Sport

From the 2024 Olympics to the Euros: a look ahead to a great summer of sport

Alcaraz hits a forehand to Djokovic during match point at the Wimbledon Men’s Final 2023

Televised sport is big business, from the sums broadcasters pay for rights, to the audiences and advertising revenue it generates and the eye-watering salaries of its stars.

At the end of last month in Saudi Arabia, depending on broadcaster DAZN’s pay-per-view receipts, Tyson Fury could have pocketed more than £100m from his heavyweight unification fight against Ukraine’s Oleksandr Usyk. And he lost.

Will the Lionesses' triumph be a game changer for TV sport?

Chloe Kelly celebrates scoring the winning goal of the Euro 2022 final alongside Nikita Parris and Lauren Hemp

May 2016. Tears cascade at the King Power Stadium as Andrea Bocelli serenades a sea of ecstatic, incredulous Leicester City fans. We’ve achieved the impossible, our team of giant-slaying underdogs have toppled the phenomenally rich “top six” Goliaths of modern-day football, defying odds of 5,000/1 to lift the Premier League trophy. It’s surely the most historic football moment I will ever experience. At 18, my life as a football fan has peaked.  

Industry experts discuss the future of sport on TV

Women’s football is “a success story but it’s only just beginning”, argued Dawn Airey, Chair of the Barclays FA Women's Super League and former Channel 5 Chair. “If you can’t see it, you can’t be it. We want young women to see you can play football at a very high level and make a really good career out of it.”

Free-to-air access, she said, was “absolutely critical”, adding that women’s football has to balance “revenue and reach. We need to drive money into the game but we absolutely want engagement, and to get engagement you need that fee-to-air opportunity.”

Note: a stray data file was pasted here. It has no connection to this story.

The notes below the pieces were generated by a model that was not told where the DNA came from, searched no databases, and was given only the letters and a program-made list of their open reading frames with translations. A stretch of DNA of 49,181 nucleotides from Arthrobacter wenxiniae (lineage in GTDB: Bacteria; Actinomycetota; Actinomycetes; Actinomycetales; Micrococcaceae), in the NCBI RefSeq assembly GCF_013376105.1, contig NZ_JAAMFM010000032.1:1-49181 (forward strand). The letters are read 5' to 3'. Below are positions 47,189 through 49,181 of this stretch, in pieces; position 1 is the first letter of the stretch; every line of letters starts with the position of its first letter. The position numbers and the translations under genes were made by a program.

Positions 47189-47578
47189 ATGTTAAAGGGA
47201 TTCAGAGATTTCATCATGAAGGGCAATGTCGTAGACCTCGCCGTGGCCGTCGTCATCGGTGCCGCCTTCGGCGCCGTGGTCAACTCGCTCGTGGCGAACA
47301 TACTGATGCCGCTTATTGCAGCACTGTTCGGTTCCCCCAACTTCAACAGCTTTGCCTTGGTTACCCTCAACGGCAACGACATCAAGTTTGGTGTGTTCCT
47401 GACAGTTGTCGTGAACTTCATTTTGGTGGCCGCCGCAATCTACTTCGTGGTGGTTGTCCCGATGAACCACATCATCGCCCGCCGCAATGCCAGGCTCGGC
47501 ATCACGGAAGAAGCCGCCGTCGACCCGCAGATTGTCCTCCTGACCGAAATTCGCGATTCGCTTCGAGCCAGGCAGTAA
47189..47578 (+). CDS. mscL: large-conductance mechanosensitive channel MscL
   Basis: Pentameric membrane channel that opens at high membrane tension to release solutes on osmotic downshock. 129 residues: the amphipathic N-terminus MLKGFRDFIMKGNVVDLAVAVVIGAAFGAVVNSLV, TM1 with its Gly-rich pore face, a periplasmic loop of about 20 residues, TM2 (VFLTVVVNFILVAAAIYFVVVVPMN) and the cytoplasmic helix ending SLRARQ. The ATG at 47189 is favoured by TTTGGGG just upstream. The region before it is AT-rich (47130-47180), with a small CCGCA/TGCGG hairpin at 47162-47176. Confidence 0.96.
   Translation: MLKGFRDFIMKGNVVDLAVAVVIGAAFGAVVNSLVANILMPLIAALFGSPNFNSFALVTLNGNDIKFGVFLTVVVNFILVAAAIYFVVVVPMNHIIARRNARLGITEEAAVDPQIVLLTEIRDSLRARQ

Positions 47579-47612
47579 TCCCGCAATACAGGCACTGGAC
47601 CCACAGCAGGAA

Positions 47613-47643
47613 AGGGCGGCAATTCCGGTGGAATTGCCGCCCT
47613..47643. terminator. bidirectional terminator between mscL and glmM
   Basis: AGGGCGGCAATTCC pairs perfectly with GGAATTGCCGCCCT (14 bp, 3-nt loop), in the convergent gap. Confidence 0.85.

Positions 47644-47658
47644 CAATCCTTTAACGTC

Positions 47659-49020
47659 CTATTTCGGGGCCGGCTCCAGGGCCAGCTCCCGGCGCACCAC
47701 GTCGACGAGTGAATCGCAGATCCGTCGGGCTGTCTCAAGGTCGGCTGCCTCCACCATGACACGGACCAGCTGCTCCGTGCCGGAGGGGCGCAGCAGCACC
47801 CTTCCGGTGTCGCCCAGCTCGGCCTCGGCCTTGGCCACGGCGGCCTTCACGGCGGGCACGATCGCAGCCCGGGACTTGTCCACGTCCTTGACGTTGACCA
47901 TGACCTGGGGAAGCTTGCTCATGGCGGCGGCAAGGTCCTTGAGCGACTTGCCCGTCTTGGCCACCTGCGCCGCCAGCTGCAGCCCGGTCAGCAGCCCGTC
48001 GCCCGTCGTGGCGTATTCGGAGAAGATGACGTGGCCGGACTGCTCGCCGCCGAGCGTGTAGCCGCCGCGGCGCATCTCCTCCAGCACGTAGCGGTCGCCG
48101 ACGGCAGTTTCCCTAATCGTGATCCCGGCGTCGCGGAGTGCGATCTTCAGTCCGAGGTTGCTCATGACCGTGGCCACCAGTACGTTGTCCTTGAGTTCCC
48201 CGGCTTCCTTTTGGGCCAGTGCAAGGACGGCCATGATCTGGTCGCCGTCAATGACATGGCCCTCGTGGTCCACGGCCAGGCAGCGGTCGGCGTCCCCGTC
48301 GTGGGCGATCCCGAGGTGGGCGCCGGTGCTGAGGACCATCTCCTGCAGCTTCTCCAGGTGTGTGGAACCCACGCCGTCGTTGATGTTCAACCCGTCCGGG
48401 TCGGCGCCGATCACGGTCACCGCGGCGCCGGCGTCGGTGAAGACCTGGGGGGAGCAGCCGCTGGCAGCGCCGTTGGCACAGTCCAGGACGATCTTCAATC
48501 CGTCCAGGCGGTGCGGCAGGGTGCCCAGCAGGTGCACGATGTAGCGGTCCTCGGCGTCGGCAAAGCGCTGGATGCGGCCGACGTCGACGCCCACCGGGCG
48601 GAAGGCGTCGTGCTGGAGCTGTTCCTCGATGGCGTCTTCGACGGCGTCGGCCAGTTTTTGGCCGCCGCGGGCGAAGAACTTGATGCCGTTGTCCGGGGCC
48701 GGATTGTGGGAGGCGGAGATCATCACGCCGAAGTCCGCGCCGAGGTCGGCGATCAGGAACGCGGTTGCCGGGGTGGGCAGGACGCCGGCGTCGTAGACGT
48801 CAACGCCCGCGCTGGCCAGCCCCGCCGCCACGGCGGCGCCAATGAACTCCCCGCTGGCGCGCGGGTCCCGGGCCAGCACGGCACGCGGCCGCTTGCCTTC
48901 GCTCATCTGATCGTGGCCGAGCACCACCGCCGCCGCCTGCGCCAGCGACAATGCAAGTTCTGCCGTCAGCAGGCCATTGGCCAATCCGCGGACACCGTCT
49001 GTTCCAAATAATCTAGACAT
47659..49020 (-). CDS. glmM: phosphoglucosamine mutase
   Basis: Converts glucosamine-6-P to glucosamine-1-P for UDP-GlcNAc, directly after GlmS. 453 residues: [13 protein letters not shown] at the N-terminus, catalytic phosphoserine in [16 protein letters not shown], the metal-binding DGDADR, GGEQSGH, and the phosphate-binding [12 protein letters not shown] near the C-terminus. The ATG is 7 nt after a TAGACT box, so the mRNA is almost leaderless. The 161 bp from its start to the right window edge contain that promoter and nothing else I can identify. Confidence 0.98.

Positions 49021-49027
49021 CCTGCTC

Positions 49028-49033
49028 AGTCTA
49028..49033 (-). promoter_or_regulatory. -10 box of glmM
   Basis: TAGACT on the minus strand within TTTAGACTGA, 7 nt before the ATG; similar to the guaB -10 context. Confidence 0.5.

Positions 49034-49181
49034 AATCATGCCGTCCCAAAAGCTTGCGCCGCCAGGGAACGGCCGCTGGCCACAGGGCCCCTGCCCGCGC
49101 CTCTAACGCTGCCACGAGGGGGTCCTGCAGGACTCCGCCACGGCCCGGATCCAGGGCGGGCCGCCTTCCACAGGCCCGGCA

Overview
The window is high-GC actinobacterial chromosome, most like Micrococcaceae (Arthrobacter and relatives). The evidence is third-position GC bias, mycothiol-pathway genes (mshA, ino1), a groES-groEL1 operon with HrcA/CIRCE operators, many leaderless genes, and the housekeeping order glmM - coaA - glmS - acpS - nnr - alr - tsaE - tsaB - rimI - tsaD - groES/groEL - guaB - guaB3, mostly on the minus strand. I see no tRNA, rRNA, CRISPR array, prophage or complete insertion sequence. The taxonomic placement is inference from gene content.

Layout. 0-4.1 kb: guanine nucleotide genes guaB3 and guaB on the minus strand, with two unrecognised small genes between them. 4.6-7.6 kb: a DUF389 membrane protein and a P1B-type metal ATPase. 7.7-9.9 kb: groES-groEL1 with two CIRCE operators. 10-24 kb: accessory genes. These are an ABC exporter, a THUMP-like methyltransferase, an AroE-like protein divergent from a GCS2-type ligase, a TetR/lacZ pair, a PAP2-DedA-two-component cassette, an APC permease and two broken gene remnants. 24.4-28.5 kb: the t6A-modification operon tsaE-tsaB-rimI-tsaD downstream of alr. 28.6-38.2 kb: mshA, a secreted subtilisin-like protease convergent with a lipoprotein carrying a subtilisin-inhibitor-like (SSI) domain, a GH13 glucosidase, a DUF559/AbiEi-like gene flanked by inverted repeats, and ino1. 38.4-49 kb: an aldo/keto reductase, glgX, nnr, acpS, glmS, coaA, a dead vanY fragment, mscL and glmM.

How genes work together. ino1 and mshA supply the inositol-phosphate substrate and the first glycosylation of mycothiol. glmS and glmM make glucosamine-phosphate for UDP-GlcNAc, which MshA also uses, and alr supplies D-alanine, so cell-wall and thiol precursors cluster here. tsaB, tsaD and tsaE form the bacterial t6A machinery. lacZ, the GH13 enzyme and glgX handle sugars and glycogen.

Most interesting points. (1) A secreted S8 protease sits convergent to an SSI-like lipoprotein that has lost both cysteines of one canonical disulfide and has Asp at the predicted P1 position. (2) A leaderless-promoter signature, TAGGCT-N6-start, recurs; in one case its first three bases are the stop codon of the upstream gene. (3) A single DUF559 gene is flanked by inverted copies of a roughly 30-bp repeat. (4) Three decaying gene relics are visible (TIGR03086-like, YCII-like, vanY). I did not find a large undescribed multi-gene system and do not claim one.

TV sports reboots

On 12 March, Arsenal manager Mikel Arteta tested positive for coronavirus, sending his team and staff into self-isolation. The following morning, the Premier League threw in the towel – it was obvious that it was no longer possible to play football during the Covid-19 epidemic.

The rest of football and pretty much all sport followed. At a stroke, the schedules of the UK’s specialist sports broadcasters had been emptied.

Guest post: The future of fan engagement and sponsorship: unlocking the potential of data in sport

Data is pervasive in today’s professional sports world. It’s difficult to remember a time when football on TV didn't have information on pass completion percentages and shot counts, when tennis didn’t have Hawk-Eye, and when cricket didn’t have its Hot Spot infrared imaging system.

In much the same way as retail, healthcare, or financial services, the industry has embraced digital transformation, and with it, an appreciation of the power of data.

TV sport: All to play for

Welcome to the great British summer of no sport. There will be no Wimbledon, no Euro 2020 football, no Open golf and no Olympics, which leaves the sport broadcasters on the canvas.

Punch drunk they may be, but no one is throwing in the towel. The challenge is to fill the hours of telly set aside for sport this summer and to attract the bumper audiences being enjoyed elsewhere on TV during the lockdown.

Live sport has not disappeared entirely – Taiwanese basketball and baseball anyone? – but there is not much of it about.